• Older wetland mitigation areas surrounding highways and suburban developments - newly restored wetlands rarely hold fishable water all year, but projects built in the 1980s-early 1990s have deep pools that most certainly will hold fish
  • Small/old water supply reservoirs - if they're not open to fishing all the time, small towns usually have "fishing derbies" or other similar events to allow kids to fish a few days per year. 
These are just a few of the many types of fishing opportunities available in urban and suburban areas on the east coast.  In this age of google maps, there's no excuse for not knowing where some of them are, and then checking them out for "kid suitability" before you fish them.  You will catch fish. Eventually.  They will usually be small.  But not always.  And if you're still convinced that these "low rent" fishing spots don't hold big fish, well then you better not look at these pictures.

Nice largemouth at a stormwater pond overflow structure.  This could be you.

See the chain link fence? That's a stormwater pond. And a HUGE bass.

Peacock bass from the bank of a residential canal.  Not difficult.  Big, fun, fish.

And remember - pack a camera!


Alex said...

Shhh! Don't let the secret out ;)

A lot of those suburban ponds and canals simply get overlooked by most people. I think that has something to do with them holding some very big fish.

I can testify to those south Florida canals too. I've got some older reports where we've torn the bass and exotics up just spitting distance from a major city.

Ken G said...

I have these same issues in the Chicago area. Water is everywhere. Three things I learned teaching kids to fish:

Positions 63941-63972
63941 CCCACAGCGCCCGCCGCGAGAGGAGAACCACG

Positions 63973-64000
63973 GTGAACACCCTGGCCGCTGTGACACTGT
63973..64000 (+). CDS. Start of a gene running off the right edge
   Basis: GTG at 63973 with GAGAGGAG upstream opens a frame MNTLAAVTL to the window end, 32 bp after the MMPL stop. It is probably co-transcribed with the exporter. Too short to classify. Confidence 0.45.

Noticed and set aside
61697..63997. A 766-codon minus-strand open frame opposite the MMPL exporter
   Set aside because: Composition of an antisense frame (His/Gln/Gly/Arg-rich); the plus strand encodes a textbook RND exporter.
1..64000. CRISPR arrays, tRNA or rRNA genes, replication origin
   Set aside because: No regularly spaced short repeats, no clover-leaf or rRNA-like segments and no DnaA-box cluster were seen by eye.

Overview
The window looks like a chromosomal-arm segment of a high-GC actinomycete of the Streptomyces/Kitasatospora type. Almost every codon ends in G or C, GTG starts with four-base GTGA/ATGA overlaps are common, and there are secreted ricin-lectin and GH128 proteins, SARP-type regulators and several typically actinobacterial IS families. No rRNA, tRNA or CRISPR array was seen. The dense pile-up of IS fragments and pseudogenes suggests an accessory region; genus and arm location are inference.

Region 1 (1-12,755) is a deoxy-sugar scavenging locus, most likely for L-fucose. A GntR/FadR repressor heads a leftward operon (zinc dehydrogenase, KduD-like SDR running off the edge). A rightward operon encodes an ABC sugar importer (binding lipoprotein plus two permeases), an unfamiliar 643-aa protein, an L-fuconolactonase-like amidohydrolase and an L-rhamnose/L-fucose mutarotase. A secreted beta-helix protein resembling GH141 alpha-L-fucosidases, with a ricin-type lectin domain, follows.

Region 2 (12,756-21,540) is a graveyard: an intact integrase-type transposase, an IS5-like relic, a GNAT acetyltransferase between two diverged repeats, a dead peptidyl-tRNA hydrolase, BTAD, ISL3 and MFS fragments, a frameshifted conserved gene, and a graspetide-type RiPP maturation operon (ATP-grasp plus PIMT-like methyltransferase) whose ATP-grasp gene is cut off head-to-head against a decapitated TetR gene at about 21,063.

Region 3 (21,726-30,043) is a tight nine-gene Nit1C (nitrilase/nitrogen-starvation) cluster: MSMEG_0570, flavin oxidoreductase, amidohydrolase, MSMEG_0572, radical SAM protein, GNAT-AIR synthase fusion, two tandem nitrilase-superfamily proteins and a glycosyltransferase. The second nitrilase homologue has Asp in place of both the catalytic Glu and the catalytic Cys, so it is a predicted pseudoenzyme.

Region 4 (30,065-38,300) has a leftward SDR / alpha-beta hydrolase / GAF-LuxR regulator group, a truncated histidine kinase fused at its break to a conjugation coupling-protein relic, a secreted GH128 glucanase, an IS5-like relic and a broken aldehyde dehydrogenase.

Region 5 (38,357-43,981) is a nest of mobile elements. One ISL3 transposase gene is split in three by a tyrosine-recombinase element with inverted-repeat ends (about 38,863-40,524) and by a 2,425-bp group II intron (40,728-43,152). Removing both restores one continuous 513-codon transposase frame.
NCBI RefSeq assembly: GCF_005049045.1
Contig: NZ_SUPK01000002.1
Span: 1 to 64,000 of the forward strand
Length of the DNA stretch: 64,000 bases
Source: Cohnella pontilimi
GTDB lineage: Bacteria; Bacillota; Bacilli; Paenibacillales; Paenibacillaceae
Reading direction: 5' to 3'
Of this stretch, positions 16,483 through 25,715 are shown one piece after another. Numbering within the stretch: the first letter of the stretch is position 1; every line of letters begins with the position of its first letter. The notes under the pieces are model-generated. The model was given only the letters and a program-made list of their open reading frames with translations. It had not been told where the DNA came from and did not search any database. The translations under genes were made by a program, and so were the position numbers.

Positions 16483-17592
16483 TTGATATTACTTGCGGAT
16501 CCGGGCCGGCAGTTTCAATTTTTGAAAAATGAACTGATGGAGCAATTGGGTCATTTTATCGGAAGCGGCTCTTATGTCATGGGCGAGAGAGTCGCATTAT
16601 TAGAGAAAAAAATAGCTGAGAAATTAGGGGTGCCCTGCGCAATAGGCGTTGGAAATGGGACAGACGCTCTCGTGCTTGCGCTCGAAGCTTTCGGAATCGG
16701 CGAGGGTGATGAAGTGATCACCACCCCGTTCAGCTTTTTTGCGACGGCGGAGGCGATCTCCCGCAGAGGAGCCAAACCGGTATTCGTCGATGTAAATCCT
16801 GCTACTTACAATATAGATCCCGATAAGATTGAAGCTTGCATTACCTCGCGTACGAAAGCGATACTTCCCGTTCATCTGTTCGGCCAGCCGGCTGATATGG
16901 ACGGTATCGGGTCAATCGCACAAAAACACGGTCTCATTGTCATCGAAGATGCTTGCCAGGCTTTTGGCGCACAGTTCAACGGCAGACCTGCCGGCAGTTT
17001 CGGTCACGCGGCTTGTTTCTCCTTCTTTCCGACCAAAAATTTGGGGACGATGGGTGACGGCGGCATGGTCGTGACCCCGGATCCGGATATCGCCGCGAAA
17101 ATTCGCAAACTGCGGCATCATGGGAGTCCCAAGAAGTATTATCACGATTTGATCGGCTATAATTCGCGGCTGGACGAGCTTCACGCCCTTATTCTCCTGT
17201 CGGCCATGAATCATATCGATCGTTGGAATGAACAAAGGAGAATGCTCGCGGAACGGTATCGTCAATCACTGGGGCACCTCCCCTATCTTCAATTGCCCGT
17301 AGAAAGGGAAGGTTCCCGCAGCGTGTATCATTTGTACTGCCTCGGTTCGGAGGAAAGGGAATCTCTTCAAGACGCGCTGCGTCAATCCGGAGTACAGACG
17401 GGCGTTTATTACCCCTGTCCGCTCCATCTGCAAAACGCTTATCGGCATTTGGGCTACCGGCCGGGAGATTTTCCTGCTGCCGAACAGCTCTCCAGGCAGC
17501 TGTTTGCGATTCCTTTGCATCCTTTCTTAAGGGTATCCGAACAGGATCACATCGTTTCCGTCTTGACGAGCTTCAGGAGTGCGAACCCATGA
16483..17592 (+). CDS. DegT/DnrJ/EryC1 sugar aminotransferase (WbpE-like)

1. If it's bigger than their hand, it's a big fish.
2. They have an attention span of about 45 minutes, so stop then.
3. Fishing trips with kids should always end at the local ice cream shop.

Okay, number 3 was for me.

Anonymous said...

I applaud you for writing this post. Well done, my friend! Kids are the future of sustainable fishing in our country.

Its Time to Live said...

We have thousands of places to fish here but I prefer to wander the woods with my camera. When my dad would take us fishing as kids, I usually hid my pole and took a hike. Sorry ;)

Kirk Mantay said...

Hey, I could care less what anybody does outdoors as long as it's not destructive to the overall resources and IT'S OUTDOORS!

I guarantee that an angler and a hiker will stand side-by-side on 90% of environmental / outdoor access legislation issues. And that's what's important......because it will give your grandkids the choice to fish or hike or paddle or hunt or bird watch somewhere near their home one day!

Kirk Mantay said...

Alex - you're totally right. One of my brother's favorite fishing spots is a baptist church stormwater pond in the Tidewater VA region! He's never even taken ME!

Kirk Mantay said...

Mel & Ken - thanks for the comments. And Ken - those are three good ones - I'll remember those!